I've done many posts on random wilderness generation tricks, including some recently. But sometime back in 2012, I did a short series about "subhex" wilderness crawls, mapping random wilderness at about the same scale as a dungeon. In other words, mapping individual boulders, trees, hillocks, huts, and roads.
I removed those posts along with many others that I planned on overhauling at some point, but I put it on low priority. I didn't think it was all that popular, especially compared to my hex-level wilderness posts. But then Justin Alexander said, "Hey, what happened to those?"
So I redid them as a PDF. Subhex Wilderness Crawls: Random Local Terrain and Landmark Tables for Class-and-Level Exploration Fantasy RPGs.
Turns out I did a lot more rewriting and creating new material than I'd originally planned. I did several tables that weren't part of the original series, including a revamped version of the Landmarks table from the non--subhex posts. It's a major overhaul, but I think it reads a lot cleaner now and is easier to use than before.
Thanks for posting this PDF. I spent a little time this past Sunday playing around with it. The 5d12 method seems to produce more realistic results, in terms of distances, but, for most terrain types, puts interesting landmarks at the outer edges of a single sheet of graph paper. The drop die method was better for my purposes since it puts more points of interests on a single sheet. I used two of the paths off the starting point to create a coastline. It ended up being too straight so I used it as a general guide with natural looking irregularity added by using a rule that I borrowed from ICE's Campaign Law for creating coastlines. The end result was a map of a nicely detailed small area with a lot of opportunity for adventure.ReplyDelete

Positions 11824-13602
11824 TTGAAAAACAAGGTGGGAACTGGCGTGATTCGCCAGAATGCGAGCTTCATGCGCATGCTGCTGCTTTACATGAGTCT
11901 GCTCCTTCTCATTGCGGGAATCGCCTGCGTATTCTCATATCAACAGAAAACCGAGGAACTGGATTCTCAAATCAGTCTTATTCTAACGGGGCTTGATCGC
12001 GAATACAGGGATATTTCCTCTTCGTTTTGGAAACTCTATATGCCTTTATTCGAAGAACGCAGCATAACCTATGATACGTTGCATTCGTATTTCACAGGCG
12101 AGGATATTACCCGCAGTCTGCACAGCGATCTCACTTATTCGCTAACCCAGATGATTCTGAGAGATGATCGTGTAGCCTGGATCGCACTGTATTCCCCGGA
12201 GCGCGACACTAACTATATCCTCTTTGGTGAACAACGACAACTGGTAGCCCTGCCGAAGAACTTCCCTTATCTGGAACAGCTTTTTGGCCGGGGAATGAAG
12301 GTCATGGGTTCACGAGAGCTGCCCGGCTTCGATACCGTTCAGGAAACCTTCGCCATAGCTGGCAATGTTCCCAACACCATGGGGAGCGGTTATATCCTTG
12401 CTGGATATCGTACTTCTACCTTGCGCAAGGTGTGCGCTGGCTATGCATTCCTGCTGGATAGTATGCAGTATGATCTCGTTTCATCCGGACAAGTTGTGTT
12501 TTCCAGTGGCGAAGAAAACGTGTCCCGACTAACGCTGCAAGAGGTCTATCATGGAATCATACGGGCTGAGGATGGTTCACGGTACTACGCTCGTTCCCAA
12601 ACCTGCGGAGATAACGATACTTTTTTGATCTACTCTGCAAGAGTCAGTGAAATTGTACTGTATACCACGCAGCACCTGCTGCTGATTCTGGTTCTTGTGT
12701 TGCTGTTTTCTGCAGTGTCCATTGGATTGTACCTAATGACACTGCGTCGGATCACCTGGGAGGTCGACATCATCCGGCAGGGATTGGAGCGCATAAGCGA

What was the coastline rule you used?
It is really dead simple ... just a percentile die roll. 1 to 50 is Coastline and 51 to 100 is Open Sea. When I picked up that Rolemaster boxed set back in the late 80s, I didn't really notice the little 3 page section on random geography generation tucked away in Campaign Law. The measurements are 5 mile hexes so it lines up well with the scale of most D&D/retro-clones rules. When I dropped that last set of 5d10 for extra landmarks, two of them landed in the waters off the coast. I ignored the type of landmark one die indicated and just decided it was a shipwreck because I like shipwrecks. The other die produced a shrine where sinister fish-men bring the captives from their nighttime raids to be sacrificed to their foul god every full moon.ReplyDelete